Monday was my grandfather’s birthday. I never met him; he passed away before I was born. I hear bits and pieces about him from my dad and grandma, but when I think about it, I don’t really know much about him at all. I suppose I’m lucky to still have my other three grandparents, but I still wish I’d gotten to know him. Call me greedy, I guess.
The first time I remember seeing a photo of my grandpa, there was no need for anyone to point out which one he was. The striking resemblance to my dad notwithstanding, I was pretty sure that he was not the one holding a spear, wearing a loincloth and sporting a bone through his nose. It seems I had stumbled upon a picture of my grandpa taken while he was stationed in New Guinea during World War II. I’ve seen a few other pictures of him since then, but that’s the image that has stuck in my mind. His pale, Polish complexion contrasted with the sun-ripened skin of the islander, the khaki shirt and pants I would normally associate with Ernest Hemingway and the dark frames of his Buddy Holly eyeglasses: These are the details that I will forever associate with him, no matter how many other pictures I may see.
Only one other photo was equally striking: the portrait of him and my grandma on their wedding day. They both looked so young, so hopeful, so … much like me. It’s a little disconcerting to think of your grandparents at your age, without the gray hair and endearing wrinkles you’ve grown used to. They seemed to be different people, although I suppose they were then.
While I was growing up, my grandma (I call her Cago) told me nostalgically how Papa Cago went flying all the time and how he would have taken me with him if he were still around. I relished that idea. I could just imagine getting a call on a Saturday afternoon and jumping in the car with him as we headed for the airfield. After dodging in and out of the clouds, we would spend a few hours just hanging around the airport. My grandpa would joke around with his friends, brag about teaching his granddaughter how to fly (along with everything else grandparents seem compelled to boast about) and share a root beer float with me before we headed home. My fantasies always seem to have a movie-like sense to them, and this one has all the makings of a feel-good family flick.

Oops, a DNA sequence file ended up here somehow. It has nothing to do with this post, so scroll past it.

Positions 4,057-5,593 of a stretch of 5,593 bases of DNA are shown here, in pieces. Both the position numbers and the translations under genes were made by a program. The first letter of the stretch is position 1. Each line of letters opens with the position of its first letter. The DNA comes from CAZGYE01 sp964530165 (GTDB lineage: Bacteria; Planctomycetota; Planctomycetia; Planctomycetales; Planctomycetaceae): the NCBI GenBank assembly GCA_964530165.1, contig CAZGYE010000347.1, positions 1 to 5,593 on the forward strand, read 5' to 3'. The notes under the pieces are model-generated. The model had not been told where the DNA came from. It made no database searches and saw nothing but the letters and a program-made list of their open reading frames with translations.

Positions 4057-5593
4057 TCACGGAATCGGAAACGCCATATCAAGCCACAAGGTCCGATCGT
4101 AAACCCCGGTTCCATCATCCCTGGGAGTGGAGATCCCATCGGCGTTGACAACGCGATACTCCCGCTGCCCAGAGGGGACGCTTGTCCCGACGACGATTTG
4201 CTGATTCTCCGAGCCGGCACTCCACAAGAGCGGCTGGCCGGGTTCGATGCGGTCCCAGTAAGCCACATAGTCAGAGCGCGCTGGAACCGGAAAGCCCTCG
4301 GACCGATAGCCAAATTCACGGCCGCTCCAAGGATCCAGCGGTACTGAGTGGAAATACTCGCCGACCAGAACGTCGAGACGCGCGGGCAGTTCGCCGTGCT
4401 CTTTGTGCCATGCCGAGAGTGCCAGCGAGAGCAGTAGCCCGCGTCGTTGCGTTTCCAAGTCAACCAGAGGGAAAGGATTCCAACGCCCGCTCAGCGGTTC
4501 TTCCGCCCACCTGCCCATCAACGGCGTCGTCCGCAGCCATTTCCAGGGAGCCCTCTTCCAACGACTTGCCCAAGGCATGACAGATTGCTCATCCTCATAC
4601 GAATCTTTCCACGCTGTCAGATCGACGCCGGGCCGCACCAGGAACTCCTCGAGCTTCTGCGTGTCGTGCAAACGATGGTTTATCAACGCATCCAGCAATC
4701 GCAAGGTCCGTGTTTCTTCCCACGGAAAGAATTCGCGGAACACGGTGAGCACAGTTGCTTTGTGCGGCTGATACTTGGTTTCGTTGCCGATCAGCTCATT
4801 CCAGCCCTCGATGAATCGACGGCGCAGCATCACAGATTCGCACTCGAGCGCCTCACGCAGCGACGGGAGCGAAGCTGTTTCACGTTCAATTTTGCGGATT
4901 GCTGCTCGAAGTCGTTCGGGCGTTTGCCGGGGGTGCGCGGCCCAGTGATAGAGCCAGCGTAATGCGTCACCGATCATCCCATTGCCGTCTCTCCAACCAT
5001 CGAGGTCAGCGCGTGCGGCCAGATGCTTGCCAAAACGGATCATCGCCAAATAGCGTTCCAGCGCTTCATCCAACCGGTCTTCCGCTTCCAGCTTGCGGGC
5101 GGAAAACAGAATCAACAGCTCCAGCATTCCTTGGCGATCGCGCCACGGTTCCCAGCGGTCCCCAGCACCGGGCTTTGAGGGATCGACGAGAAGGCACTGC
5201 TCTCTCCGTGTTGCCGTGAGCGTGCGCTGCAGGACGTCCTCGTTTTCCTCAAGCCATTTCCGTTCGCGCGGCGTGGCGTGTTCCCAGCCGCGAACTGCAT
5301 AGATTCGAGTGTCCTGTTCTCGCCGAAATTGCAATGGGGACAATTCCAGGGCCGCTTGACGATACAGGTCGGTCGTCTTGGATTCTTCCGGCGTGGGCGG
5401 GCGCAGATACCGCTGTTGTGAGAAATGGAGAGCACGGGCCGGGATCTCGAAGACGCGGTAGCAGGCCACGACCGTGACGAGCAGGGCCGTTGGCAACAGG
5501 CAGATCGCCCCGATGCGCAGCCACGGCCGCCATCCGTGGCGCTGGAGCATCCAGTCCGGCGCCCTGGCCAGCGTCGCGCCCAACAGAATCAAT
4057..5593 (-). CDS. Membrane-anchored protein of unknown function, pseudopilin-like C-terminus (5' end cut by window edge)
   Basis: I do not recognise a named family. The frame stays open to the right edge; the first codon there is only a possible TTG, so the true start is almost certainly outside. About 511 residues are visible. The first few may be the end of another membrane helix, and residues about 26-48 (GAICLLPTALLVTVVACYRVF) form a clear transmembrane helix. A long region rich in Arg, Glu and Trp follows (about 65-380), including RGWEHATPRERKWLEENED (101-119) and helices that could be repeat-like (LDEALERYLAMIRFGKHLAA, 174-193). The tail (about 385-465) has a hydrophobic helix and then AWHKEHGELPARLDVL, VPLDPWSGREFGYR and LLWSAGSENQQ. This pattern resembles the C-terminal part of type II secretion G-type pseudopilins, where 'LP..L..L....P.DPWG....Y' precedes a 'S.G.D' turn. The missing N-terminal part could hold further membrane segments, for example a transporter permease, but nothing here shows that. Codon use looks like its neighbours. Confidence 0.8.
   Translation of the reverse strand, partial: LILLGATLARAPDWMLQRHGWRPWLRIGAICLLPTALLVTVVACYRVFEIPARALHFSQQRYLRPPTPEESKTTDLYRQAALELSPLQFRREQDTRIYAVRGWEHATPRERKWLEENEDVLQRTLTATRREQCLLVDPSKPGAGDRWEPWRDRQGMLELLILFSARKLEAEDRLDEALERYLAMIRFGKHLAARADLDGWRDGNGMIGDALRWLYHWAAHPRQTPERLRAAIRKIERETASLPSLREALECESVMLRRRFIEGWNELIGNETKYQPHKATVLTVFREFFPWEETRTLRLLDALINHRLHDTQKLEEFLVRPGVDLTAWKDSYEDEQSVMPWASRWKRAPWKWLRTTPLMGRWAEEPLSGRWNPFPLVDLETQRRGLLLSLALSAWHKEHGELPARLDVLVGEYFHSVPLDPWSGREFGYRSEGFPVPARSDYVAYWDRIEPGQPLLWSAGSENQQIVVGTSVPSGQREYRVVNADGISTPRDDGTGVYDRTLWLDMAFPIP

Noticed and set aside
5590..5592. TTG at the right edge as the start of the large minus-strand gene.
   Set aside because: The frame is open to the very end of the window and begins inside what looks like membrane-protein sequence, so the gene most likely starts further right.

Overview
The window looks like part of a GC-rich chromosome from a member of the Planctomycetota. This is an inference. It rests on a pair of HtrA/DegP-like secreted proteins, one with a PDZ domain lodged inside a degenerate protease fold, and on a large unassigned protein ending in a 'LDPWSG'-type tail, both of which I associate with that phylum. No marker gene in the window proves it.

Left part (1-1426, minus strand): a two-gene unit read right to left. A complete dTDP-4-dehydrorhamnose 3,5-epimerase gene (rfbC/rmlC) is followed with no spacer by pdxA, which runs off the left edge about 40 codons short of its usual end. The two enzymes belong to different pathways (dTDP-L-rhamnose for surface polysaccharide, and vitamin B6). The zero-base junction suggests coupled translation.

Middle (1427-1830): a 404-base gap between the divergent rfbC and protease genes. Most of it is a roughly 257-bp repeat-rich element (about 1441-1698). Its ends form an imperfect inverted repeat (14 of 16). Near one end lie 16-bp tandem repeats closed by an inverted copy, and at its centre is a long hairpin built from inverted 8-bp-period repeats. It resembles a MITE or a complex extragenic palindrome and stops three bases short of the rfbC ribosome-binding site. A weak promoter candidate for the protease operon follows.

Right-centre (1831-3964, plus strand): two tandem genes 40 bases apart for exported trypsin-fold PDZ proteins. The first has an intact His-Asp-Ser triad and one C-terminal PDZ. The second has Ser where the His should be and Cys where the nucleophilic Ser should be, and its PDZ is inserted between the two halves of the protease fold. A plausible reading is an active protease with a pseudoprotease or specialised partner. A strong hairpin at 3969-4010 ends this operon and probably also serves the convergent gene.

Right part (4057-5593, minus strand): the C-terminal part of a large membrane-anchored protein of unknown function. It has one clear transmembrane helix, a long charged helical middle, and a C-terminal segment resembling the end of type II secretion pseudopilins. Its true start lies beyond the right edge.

In more recent years, Cago has made her and Papa Cago’s first date the anecdote of choice. It was New Year’s Eve and they went to a dance or a party together (that part was never quite clear, but I don’t suppose it really matters); something clicked between them that night; and despite the hearing the same story repeatedly, it’s still intriguing to imagine this person?my grandfather?having such an effect on her.
I was raised in a Catholic family, so I’ve always been taught to believe in heaven and that, someday, I will see everyone who has died before me. Upon first thinking about it, I felt comforted by the notion. But the more I thought about it, the more I always wondered: How would my grandpa look in heaven?as he did in the photographs, youthful and happy to be alive, or as he did when he succumbed to the leukemia, older and pained? Would he be anything like the ideal I’ve concocted in my mind? Would I recognize him? Would he recognize me?
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So that’s it; that’s all I know. When I started writing this piece I intended it to be a summary of my grandfather’s life. I didn’t get too far before I realized that I could probably only fill one paragraph if a summary was all this was going to consist of. I’m still disappointed that I missed the chance to grow up knowing my grandpa; but with the fragments of his life that I do know, I’m looking forward to meeting him someday. Happy birthday Papa Cago!